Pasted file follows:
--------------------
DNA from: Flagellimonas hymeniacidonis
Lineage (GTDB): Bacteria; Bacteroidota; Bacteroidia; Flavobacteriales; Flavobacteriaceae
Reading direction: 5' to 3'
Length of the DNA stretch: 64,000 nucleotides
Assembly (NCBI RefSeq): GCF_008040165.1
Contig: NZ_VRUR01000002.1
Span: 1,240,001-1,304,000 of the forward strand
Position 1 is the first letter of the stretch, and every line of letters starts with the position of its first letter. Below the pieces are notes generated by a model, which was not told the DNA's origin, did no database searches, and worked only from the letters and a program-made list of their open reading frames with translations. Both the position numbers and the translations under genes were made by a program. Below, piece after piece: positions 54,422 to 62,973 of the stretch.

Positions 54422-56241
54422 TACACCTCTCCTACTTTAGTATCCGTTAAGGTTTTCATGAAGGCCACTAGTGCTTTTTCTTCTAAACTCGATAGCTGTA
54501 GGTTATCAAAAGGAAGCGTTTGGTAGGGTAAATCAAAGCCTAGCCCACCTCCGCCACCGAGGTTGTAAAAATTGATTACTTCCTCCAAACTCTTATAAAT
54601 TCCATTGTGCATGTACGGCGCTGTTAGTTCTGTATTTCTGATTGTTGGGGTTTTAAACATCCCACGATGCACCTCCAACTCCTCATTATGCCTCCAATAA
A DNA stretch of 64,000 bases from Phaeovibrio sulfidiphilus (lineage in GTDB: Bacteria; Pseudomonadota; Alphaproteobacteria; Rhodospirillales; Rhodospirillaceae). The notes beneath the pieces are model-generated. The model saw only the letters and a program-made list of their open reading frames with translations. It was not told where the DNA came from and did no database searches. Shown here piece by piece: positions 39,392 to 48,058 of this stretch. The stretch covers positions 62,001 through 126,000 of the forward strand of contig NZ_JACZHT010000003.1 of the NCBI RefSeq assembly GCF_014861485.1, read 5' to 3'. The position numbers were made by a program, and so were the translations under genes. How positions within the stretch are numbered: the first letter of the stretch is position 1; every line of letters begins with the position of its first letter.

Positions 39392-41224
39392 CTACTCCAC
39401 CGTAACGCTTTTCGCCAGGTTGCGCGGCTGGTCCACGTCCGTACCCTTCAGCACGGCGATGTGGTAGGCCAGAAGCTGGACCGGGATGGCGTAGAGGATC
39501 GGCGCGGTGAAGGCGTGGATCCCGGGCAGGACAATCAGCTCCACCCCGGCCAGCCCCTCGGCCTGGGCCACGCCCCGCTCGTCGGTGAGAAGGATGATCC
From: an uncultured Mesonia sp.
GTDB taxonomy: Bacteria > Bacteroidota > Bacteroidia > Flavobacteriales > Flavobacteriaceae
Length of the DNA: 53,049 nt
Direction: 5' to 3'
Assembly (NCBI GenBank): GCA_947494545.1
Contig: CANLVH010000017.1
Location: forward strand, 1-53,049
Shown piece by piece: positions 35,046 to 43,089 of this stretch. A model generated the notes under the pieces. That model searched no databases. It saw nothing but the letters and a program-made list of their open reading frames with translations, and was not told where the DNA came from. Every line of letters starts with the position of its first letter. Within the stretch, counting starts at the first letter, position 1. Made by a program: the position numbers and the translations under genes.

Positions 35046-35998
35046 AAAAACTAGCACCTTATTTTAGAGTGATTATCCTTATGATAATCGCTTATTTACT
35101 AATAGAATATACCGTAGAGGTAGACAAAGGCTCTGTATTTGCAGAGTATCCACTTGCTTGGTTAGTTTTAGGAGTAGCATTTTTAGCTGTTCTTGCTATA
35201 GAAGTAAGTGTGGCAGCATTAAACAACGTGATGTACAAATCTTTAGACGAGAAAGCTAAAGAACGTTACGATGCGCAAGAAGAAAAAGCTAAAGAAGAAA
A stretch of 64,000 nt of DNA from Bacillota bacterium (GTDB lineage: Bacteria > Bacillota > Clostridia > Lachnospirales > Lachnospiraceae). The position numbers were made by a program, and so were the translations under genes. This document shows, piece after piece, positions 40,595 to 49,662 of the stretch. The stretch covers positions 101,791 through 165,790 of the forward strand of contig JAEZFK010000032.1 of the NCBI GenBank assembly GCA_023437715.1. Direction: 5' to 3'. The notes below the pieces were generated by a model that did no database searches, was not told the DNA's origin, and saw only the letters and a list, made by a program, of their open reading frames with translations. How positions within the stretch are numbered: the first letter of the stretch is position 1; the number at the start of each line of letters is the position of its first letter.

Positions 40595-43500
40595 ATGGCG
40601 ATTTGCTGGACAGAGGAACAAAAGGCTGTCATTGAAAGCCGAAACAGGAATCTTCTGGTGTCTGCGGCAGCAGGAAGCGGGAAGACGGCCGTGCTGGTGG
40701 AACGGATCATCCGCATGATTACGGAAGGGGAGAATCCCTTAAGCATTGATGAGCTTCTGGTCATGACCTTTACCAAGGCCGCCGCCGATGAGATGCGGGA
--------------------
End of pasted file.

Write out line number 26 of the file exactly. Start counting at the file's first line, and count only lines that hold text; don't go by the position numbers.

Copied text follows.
Positions 35046-35998